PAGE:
Surprisingly though, Mom would always give us a snack when we got home.  An apple or an orange or cookies or something.  We would change our clothes into “outside” clothes.  These were clothes that we kept outside in the laundry room that we wore all week when we were working outside.  We would take them off outside and jump into the shower that was right next to the laundry room at the end of our chores.  By the end of the week, our clothes were usually pretty stinky.

I wish I could tell you that when my sister and I were outside, we played ball and had a blast with the other kids outside but no, we had more important and constructive things to do…like pull weeds.  I hated it when we would have to pull the weeds from the grass in front of the house because the school bus would come up past our house dropping the other kids off from school and our fellow school mates always saw us pulling weeds.  It was just embarrassing I guess to be seen on our hands and knees digging weeds when all the other kids were playing or riding our bikes.

From as long as I can remember, we were even working outside on the weekends helping our Dad with hauling bricks, mixing and pouring cement.  There was just so much to do.  Trimming the hedges of the mock orange brush, hauling whatever branches were cut from the various trees around our house and dumping it down in the valley back behind our house.  My job was to lift our portable cement mixer and pour the cement on the plastic sheet and my Dad would build moss rock walls or lay a brick foundation.  My sister and I would carry as many bricks as we could from the big pile over to where Dad was laying the brick foundation.  I could carry quite a few bricks at a time.  My Mom would observe and laugh at me saying “you got skinny regs but you strong.” This was about as close as a compliment as I could get.  I guess I was doing something right.  My arms and legs would get so tired from carrying bricks all day long.   All our friends were doing fun stuff like going to the beach, riding their bikes or just hanging out.  Once in a great while, my sister and I would visit our friend Elaine up the street.  Those were good days when we could go to her house and play.  Never on the weekends though; there was always work to be done around the house.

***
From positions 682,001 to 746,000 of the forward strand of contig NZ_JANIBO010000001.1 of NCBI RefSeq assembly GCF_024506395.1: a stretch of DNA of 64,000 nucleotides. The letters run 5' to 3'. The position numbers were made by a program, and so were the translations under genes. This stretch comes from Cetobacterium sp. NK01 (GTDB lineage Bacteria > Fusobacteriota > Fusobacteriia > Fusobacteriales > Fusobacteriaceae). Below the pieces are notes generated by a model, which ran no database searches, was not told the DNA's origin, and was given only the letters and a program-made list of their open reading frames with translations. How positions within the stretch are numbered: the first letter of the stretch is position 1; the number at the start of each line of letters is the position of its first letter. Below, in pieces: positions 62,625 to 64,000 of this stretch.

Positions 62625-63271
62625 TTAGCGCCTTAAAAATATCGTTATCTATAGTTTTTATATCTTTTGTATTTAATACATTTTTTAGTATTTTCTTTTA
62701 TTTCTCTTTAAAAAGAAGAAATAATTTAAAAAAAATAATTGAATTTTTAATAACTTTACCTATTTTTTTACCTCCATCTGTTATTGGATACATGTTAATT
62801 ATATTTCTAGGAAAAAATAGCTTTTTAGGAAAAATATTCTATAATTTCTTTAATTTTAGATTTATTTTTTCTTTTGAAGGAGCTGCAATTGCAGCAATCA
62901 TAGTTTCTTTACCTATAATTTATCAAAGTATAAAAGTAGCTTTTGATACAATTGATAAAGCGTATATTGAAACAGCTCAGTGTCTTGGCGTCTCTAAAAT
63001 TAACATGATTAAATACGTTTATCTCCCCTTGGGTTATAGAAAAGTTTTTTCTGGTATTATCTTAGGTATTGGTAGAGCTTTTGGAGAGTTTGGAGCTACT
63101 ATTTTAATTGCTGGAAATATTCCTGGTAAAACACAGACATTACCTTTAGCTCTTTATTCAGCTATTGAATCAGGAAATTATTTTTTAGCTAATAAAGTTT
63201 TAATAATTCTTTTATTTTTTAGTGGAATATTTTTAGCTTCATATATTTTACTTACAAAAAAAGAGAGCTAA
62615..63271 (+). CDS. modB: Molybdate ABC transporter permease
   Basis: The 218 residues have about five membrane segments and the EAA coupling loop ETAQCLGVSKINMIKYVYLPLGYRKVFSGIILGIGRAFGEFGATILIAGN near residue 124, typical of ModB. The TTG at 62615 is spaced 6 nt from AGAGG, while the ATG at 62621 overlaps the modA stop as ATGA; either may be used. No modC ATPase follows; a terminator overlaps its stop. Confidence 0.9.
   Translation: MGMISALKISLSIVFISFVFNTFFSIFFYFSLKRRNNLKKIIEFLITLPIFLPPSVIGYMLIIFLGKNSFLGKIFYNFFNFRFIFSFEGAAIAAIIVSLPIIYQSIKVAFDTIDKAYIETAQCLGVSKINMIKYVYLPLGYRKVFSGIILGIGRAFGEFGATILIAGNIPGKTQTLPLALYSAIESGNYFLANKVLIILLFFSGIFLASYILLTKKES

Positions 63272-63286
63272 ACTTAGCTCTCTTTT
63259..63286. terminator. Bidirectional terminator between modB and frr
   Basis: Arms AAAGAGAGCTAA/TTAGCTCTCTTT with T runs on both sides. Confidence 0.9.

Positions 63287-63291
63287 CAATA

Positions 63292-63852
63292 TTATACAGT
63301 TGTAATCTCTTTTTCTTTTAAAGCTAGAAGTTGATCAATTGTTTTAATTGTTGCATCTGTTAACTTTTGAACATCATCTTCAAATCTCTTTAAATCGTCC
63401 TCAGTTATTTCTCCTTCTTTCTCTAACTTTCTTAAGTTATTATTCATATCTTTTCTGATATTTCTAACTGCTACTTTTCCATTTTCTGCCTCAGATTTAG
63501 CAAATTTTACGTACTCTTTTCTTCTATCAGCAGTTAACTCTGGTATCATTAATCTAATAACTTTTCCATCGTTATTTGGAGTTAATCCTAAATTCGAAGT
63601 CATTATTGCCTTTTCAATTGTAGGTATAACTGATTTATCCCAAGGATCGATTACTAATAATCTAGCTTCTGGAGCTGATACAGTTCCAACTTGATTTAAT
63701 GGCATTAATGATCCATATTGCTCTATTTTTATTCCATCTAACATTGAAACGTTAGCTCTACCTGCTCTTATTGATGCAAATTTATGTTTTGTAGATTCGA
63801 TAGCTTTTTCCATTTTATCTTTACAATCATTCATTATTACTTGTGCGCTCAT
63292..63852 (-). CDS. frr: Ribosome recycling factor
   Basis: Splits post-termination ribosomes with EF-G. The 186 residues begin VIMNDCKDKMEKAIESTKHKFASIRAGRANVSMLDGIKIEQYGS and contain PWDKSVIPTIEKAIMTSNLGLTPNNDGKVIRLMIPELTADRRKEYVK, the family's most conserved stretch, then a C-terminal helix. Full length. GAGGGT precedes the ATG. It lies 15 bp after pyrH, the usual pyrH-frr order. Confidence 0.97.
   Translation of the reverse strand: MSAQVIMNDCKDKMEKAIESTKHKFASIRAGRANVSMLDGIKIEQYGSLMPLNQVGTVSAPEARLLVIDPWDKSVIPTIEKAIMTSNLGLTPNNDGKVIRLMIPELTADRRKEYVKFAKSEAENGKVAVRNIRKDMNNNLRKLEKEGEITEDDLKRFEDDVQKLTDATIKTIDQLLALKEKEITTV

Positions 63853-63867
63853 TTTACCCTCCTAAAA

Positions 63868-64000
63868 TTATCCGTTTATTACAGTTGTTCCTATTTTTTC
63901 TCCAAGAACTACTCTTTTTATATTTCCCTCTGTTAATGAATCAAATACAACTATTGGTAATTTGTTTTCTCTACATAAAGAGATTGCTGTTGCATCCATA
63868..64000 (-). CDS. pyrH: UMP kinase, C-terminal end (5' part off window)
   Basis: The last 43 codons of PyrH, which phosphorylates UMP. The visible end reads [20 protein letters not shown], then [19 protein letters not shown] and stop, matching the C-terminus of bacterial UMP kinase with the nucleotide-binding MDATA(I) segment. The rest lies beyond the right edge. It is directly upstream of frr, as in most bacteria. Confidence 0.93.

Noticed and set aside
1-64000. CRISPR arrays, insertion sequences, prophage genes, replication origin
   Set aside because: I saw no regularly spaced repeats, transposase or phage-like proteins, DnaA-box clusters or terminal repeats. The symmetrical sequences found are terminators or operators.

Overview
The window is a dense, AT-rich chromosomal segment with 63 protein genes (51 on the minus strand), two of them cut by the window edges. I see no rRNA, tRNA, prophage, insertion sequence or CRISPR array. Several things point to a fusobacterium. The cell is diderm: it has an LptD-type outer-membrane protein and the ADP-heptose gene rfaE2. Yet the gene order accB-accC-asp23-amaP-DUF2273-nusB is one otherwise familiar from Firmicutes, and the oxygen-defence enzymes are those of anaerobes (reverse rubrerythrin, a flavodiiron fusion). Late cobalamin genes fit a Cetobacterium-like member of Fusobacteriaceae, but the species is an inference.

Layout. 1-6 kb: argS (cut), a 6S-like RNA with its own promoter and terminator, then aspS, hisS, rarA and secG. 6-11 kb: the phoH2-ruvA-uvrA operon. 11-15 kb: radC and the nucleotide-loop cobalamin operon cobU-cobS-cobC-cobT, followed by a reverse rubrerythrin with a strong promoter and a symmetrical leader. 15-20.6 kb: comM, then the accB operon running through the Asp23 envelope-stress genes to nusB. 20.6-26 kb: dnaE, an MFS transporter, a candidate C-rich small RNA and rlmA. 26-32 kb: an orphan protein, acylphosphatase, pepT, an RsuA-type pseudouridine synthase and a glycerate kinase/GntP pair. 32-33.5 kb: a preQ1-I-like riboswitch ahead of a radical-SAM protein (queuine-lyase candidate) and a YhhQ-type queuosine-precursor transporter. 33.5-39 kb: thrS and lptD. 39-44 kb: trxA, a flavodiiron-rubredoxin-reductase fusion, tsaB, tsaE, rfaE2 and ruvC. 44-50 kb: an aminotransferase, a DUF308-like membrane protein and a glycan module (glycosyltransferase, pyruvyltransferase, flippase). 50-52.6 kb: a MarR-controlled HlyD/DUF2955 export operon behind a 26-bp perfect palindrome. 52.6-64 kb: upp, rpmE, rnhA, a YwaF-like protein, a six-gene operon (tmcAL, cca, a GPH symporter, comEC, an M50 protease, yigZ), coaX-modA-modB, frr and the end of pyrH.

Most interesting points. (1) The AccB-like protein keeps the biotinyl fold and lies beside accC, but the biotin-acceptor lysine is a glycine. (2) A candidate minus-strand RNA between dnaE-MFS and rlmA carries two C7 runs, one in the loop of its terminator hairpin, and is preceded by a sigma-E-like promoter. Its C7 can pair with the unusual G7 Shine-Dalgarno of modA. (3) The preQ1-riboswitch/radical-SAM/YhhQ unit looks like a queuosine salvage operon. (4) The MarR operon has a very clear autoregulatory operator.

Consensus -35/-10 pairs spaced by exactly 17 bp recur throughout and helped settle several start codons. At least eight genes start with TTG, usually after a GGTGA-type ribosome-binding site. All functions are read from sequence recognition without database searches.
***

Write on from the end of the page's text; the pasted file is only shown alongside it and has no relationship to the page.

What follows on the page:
I remember one day we were chopping trees around our house, hauling the branches and tossing them into the valley.  It was getting dark…around 7:00 pm and I was so tired. I had so many scratches on my arms and legs from hauling tree branches from the front of the house to the back.   I remember thinking to myself that I just wanted it to stop! We had been working all day from 8:00am till dark.  Enough is enough already! So on the next load of branches that I hauled down to the valley, I threw myself down into the hole with all the rubbish and stayed there until my Mom or Dad showed up and told them that I had fallen in.  It was then that my Dad said that we should stop for the day.  

Often in the evenings, my sister and I would have to give massages to both our parents.  These massages usually lasted about an hour or an hour and a half for each parent.  One person would work on the upper body while the other person would work on the lower.  To this day, I do not like giving massages to anyone…not even a light kneading of any kind.

The morning lectures would continue on sometimes for a long time.  About how lucky we were to have been adopted into such a wonderful family.  How if it weren’t for us being adopted, we would still be living in Korea in our horrible existence and for that, we should be eternally grateful.  

…continued

 

8. Journey Backwards-Scared